Review: Netflix’s DYNASTY WARRIORS is a Fun Film that Gives Genre Fans Just Enough of a Good Time!

By: Anthony Francis

The most frightening words to hear regarding the trailer for any type of film are, “Based on the video game…”. 

Historically, video games have not been translated into successful cinema. Most of the lot are simply not good (the “Hitman” films, “Street Fighter”, the “Tomb Raider” films) with a few being completely awful (“Silent Hill, “Alone in the Dark”, and the abomination that was “Super Mario Bros.”).

Early this year, the latest incarnation of “Mortal Combat” proved to be one of the all-too-rare exceptions. It was fast, fun, and creative and was its own entity while keeping fans of the game happy without succumbing to mere fan service. As it stands, “Mortal Combat” is the best action film I have seen this year, and one that gave me fun and inventive fights and a pure throwback thrill ride.

Now comes another action extravaganza based on a video game, “Dynasty Warriors” from director Roy HinYeung Chow.

The wildly popular game (which made its debut in 1997) begat eight sequels and shows no sign of slowing down. It was certainly inevitable that a major film would be born from its success.

While this is not the big budget sweeping historical action epic of John Woo’s masterful “Red Cliff”, Chow’s film is a pretty fun and action-filled piece that entertains.

Both the game and the film are based on Luo Guanzhong’s epic historical novel “Romance of the Three Kingdoms”.

Set during the latter part of the Han Dynasty rule, warriors of the Three Kingdoms, Liu Bei (Tony Yang), Guan Yu (Han Geng), Zhang Fei (Justin Cheung), and a soon to turn bad Cao Cao (Wang Kai), lead a resistance battle to remove Dong Zhuo (Lam Suet) and his war-tested general, Lv Bu (Louis Koo).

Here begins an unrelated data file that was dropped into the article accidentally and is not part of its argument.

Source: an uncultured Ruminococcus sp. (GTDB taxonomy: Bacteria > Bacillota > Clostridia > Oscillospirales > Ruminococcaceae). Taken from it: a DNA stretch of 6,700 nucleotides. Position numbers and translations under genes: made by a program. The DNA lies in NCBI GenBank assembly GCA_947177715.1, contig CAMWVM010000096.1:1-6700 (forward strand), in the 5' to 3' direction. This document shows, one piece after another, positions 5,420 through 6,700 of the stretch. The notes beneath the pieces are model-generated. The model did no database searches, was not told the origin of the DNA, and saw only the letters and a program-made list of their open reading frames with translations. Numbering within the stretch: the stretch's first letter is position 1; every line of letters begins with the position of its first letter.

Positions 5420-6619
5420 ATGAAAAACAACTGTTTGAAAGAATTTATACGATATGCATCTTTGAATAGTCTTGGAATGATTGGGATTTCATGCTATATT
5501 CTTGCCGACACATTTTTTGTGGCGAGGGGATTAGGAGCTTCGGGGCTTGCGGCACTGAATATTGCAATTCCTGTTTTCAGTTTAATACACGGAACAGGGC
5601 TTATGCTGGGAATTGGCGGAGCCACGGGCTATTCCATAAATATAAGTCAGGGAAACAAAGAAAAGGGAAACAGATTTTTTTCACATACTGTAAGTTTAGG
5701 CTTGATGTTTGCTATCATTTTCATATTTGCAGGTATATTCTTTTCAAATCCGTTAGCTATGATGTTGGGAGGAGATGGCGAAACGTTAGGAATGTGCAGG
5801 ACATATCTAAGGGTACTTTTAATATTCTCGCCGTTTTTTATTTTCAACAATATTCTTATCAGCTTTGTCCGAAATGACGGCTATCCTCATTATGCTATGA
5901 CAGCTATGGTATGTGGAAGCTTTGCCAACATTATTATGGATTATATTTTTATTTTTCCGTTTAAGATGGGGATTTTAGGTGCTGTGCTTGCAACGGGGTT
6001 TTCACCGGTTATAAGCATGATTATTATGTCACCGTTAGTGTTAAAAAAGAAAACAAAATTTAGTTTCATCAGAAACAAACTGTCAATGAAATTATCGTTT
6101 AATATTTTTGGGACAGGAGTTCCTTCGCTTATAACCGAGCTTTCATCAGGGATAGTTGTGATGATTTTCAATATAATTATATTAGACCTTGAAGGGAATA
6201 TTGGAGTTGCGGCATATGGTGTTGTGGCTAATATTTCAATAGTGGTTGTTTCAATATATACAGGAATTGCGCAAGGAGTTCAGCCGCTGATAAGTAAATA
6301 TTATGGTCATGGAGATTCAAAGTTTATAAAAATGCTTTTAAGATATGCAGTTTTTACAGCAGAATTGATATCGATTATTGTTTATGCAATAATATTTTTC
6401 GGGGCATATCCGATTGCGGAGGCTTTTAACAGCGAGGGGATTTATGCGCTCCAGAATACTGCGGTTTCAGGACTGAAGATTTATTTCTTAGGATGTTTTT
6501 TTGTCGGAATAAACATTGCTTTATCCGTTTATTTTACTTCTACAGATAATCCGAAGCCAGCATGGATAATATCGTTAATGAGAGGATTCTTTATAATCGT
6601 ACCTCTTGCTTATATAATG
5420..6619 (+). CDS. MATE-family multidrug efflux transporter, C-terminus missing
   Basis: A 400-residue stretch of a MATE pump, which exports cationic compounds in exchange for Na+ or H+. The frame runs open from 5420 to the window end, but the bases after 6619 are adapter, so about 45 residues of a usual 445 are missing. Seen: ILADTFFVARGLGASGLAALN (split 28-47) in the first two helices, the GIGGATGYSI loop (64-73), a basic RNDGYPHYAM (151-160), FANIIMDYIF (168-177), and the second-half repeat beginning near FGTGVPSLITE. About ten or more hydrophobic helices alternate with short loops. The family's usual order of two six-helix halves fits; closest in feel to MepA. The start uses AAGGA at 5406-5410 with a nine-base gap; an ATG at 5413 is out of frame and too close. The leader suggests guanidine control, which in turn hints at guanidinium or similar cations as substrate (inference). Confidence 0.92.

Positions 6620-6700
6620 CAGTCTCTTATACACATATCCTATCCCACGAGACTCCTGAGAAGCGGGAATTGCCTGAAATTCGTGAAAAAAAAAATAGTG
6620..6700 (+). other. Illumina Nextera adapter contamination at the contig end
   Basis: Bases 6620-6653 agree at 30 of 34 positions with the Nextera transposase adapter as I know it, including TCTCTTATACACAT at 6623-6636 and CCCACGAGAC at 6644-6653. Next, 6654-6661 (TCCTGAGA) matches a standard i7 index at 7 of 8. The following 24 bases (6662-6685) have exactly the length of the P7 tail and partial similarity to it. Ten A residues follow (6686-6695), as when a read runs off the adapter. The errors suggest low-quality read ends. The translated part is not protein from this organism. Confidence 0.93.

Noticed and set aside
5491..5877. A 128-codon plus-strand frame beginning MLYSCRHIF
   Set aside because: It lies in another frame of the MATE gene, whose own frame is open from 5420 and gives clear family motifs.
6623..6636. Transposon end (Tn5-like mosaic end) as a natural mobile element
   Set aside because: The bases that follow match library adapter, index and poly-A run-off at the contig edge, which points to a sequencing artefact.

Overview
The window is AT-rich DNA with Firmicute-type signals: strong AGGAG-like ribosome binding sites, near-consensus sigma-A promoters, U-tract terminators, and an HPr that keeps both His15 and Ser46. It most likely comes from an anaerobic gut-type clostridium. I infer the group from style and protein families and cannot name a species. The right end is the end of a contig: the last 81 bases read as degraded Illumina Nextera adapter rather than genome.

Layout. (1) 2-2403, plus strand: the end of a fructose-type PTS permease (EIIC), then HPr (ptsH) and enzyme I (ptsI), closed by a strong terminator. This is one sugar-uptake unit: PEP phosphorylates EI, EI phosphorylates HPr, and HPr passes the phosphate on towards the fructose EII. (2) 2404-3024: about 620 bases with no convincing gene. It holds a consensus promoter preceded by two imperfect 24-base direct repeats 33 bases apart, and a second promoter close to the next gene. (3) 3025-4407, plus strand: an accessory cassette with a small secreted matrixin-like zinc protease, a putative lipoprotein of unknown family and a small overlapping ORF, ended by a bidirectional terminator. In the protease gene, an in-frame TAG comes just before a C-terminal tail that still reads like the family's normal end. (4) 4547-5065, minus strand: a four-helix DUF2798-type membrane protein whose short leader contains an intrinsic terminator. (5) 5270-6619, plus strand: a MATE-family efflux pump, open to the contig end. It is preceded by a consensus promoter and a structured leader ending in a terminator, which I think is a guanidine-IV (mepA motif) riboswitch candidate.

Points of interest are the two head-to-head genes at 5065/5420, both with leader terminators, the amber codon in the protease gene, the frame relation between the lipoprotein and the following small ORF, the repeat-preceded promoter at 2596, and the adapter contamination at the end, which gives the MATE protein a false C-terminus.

This film is not remotely interested in being a history lesson. It is more into mythologizing the times rather than being accurate. But that is fine, as this is born from the video game world. It has serious moments, but this is far from a film that exists to be taken seriously.

When the action comes, it is fairly rewarding and filled with some of the proper gravity-defying feats fans expect from Hong Kong cinema.

The one-on-one fights and the big battles are all creative and mostly fun, save for an over-reliance of CGI.

The battles give the viewer some fun (if not a tad cheesy) entertainment. Swords clash and fists furiously fly, but the most outrageously fun moments are when soldiers crafted from black magic bite on horses legs in mid gallop and an outrageous mass decapitation sequence unfolds in the film’s most bizarre moment.

As with most films set during the time of the dynasties, Chi-long To’s screenplay holds plenty of intrigue, betrayal, corruption, and deception. The script is good enough and truly a bit better than one would expect from a film adaptation of a game.

While not always successful in balancing the goofy and the serious (Do not search for much depth. Just sit back and enjoy the action and the visuals!), “Dynasty Warriors” is a fun film that gives genre fans just enough of a good time.

About The Author: A long-time film connoisseur and son to a father who ran a movie theater, Anthony Francis rightfully grew up to be a journalist, filmmaker, writer, and film reviewer. His latest reviews/interviews/articles can be found at

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